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Evolution theory shaken by new skull find


Evolution theory shaken by new skull find

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Studies on a newly discovered skull dating back 1.8 million years could drastically change the way we understand human evolution.

According to the new theory, humanity’s early ancestors could have emerged from Africa as a single adventurous species, and not three or more as previously believed. It follows the discovery in 2005 of a fifth skull on the Dmanisi site in Georgia – an ancient route in the Caucasus for the first human migrations out of Africa.

The find has allowed experts in evolution to analyse the physical differences between individuals living in the same place at the same time. They now believe that what they used to consider as anatomical differences are simply differences within the same population, just as people look different from one another today.

The ancient Dmanisi inhabitants had legs and feet adapted for long-distance walking, similar to those of modern-day humans, but their hands and arms were similar to those of our tree-dwelling ancestors.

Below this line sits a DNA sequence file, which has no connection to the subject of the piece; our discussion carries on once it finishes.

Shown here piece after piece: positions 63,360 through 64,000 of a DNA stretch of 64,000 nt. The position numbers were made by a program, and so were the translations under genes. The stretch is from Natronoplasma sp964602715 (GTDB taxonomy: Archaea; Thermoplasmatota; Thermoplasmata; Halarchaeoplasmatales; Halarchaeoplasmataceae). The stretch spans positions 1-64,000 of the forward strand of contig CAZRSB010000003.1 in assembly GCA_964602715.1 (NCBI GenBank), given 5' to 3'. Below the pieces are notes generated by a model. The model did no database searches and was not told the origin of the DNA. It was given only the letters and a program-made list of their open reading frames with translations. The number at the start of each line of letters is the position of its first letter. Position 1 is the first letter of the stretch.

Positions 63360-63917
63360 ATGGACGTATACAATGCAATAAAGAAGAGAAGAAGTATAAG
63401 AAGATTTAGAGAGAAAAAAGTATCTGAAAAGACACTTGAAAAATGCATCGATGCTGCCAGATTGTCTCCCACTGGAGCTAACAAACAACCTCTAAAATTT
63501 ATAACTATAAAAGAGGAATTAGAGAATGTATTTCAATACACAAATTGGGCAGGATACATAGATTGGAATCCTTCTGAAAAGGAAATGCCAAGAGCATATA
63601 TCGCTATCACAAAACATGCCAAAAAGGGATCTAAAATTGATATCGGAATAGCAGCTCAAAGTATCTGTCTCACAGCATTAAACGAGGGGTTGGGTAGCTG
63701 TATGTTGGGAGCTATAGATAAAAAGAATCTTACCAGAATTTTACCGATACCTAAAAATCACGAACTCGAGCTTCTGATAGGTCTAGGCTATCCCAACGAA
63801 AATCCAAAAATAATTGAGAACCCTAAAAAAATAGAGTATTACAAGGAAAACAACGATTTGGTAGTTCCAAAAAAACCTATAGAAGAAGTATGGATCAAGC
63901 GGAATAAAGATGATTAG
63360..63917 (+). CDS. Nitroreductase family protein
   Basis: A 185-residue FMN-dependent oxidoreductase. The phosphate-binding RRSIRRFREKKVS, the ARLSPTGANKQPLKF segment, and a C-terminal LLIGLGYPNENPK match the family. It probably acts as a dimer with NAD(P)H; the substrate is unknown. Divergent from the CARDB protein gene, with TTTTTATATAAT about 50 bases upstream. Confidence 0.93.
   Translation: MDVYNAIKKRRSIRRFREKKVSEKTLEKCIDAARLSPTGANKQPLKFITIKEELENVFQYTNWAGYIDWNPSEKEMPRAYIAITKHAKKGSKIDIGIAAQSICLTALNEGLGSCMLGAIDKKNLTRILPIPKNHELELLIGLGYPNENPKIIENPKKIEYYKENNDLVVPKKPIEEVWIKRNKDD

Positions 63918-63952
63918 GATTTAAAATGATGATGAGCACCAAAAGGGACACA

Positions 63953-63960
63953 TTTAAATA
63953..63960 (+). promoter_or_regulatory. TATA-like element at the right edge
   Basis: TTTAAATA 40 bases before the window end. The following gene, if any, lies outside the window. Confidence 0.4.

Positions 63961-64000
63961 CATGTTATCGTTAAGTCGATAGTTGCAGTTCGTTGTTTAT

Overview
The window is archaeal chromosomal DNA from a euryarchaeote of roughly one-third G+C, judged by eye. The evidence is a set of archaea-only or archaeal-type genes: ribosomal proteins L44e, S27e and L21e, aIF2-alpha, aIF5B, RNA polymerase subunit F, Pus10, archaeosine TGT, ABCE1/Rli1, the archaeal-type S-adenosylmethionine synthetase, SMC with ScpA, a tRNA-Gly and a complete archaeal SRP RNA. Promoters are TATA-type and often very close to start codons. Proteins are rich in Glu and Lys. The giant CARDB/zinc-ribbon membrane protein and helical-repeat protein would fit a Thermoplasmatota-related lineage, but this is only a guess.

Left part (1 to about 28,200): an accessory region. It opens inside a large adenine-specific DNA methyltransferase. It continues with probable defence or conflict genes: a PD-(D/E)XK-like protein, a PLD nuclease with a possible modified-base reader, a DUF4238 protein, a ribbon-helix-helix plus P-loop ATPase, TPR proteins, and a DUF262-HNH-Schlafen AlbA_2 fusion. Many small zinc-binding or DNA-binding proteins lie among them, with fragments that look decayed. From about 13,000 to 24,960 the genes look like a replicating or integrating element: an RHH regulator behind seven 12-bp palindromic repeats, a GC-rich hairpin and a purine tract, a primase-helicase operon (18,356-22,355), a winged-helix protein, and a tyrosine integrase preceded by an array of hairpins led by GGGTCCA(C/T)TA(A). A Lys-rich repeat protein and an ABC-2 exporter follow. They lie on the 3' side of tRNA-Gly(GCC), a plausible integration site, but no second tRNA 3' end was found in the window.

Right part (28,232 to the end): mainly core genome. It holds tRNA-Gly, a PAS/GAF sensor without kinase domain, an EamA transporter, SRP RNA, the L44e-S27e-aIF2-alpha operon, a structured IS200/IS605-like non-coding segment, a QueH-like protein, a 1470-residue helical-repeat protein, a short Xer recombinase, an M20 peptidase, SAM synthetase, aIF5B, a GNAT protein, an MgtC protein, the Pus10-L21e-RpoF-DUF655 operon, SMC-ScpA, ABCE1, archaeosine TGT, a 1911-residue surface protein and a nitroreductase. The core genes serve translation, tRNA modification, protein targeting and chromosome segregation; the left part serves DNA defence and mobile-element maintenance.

“We are very lucky we have now best evidence of the early homo presence, and this is the most complete skull ever found in the world from this time period,” said David Lordkipanidze, director of the Georgian National Museum.

“It shows that many features that we thought before were morphological are in fact individual. You can see the difference between these two jaws (he points to the skulls) and the first impression is that they could be two different species, but this skull shows that it’s just one population. So, the Dmanisi sample is the most complete sample ever found for the early homo population.”

Excavation work continues at the Dmanisi site to see if further evidence of early human presence emerges, but much more research will be needed to understand how hominids evolved into today’s human beings before history books are rewritten.

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